The Bush administration is threatening to withhold billions of dollars in loan guarantees from Israel if the government of Ariel Sharon continues to build its "security fence" in the West Bank.
Up to $9bn (£5.6bn) could be withheld from loan guarantees intended for housing and commercial projects. The funds were approved earlier this year by Congress but are awaiting presidential approval.
In what would be the first open confrontation between the US administrationand Mr Sharon, the National Security Adviser, Condoleezza Rice, is poised to tell Israel that the money will be suspended.
Michael Anton, spokesman for the National Security Council, said: "We've made clear to the Israelis in public and private settings that the fence is a concern. And we've had many conversations [even at] the highest levels about the fence."
The US has apparently come to the decision after lobbying from Palestinian leaders, who say that the wall has cut off Palestinian families from their schools, homes, farms and workplaces. The Palestinian leadership has also argued that the wall is intended to establish a de facto border for Israel in the West Bank.
The issue of the wall was raised when George Bush and Mr Sharon held talks recently in Washington. Aides worked hard to promote the talks as friendly and constructive and Mr Sharon reportedly agreed to look at ways of making the barrier less of a difficulty for the Palestinians.
After talks between Mr Bush and the Palestinian Prime Minister, Abu Mazen, at the White House last month, Mr Bush publicly admitted his opposition to the wall. "I think the wall is a problem, and I have discussed this with Sharon," he said. "It is very difficult to develop confidence between the Palestinians and the Israelis ... with a wall snaking through the West Bank."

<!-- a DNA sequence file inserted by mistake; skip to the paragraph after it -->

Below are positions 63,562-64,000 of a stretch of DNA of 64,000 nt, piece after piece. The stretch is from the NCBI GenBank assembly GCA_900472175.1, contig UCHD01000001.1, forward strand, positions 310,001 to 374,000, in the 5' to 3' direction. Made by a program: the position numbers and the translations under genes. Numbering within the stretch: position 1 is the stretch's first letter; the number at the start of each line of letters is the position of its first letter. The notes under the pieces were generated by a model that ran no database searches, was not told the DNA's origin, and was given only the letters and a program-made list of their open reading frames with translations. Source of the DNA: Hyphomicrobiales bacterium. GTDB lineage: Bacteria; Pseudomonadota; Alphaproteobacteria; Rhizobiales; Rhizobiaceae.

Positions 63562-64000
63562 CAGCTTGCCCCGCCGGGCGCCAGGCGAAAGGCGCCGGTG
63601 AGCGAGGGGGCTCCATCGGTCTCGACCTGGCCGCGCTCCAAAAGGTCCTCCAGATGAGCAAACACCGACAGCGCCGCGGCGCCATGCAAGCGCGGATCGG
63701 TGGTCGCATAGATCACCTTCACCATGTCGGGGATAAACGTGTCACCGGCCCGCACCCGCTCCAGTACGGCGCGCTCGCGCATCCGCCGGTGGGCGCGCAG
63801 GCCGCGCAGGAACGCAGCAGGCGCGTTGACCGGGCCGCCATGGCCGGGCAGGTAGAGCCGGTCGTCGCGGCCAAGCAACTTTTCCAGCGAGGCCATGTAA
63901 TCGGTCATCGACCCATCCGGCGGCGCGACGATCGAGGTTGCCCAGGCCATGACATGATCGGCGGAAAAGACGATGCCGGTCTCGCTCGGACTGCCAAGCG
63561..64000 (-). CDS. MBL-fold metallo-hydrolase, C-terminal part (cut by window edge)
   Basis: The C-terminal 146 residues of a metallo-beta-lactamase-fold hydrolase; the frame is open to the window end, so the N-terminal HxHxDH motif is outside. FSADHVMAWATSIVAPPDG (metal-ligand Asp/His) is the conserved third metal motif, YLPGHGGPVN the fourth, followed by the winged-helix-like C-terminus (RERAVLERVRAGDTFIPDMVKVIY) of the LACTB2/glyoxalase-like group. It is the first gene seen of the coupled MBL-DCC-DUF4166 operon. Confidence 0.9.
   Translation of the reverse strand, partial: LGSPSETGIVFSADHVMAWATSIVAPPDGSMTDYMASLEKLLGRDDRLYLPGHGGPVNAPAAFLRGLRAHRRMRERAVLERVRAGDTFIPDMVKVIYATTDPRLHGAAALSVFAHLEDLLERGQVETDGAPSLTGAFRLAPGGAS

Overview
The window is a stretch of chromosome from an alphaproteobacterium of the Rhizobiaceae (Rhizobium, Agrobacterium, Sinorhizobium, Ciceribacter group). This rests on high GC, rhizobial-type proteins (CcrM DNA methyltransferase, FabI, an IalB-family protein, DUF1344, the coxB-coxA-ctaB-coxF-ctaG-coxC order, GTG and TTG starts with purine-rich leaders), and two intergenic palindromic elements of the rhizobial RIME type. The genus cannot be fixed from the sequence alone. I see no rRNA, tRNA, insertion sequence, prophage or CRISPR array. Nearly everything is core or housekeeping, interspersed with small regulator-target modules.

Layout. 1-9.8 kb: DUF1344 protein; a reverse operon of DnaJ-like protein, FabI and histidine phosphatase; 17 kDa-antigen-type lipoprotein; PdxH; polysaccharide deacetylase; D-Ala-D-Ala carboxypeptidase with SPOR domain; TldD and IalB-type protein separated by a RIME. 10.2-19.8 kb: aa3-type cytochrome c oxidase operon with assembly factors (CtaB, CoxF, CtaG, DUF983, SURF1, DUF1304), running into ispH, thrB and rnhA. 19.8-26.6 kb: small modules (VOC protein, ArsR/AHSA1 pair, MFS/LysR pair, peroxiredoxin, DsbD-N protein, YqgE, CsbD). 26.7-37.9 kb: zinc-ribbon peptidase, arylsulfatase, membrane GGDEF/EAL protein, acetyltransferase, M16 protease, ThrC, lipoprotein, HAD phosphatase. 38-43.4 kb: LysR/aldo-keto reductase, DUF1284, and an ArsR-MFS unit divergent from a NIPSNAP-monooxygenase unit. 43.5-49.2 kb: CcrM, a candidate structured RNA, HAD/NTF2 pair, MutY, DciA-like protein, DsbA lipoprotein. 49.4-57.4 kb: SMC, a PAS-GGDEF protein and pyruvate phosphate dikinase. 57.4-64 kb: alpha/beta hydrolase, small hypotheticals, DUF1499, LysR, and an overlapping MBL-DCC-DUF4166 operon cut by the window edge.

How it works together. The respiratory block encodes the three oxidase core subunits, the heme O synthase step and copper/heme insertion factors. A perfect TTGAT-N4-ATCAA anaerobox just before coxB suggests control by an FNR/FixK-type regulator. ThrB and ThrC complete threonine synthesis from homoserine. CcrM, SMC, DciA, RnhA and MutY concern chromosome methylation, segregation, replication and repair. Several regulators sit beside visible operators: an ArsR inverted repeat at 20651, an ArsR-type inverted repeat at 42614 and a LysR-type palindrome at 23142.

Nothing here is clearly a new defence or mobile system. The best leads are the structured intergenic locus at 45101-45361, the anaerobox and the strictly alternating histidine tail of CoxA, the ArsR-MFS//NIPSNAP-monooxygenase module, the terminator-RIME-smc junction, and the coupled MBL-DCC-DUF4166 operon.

It appears Washington is now backing up those words with at least the threat of action. The loan guarantees approved by Congress come with an attached clause that says the money cannot be used to help develop settlements in the West Bank or Gaza Strip. It specifies that if Israel spends any money on such settlements, that amount will be withdrawn from the funding. One American official told The New York Times that the administration had now decided that the loans must not be used to pay for any part of the wall or else to free up other Israeli funds to pay for it. "The feeling is that we need to do something about the fence," the official said.
The last time any such loan was withheld was during the presidency of President Bush's father at a time when relations between the US and Israel were felt to have reached a record low.
In Jerusalem, Moshe Arad, who was Israeli ambassador to the US during the first Bush administration, contended that President Bush would only repeat his father's action if the Palestinians showed they were serious about dismantling the terrorist infrastructure. Then the US would demand a quid pro quo from Israel. Mr Arad predicted that by November, when the election campaign season opens, White House policy would be driven by domestic political considerations. "It will not go well with Congress if Bush follows his father's precedent," Mr Arad said. "And it will not go well with Jewish Republican supporters."
While the Bush administration has gone out of its way to have good relations with Israel it has persistently criticised the building of the wall, saying it threatens the peace road-map sponsored by the US.Reuse content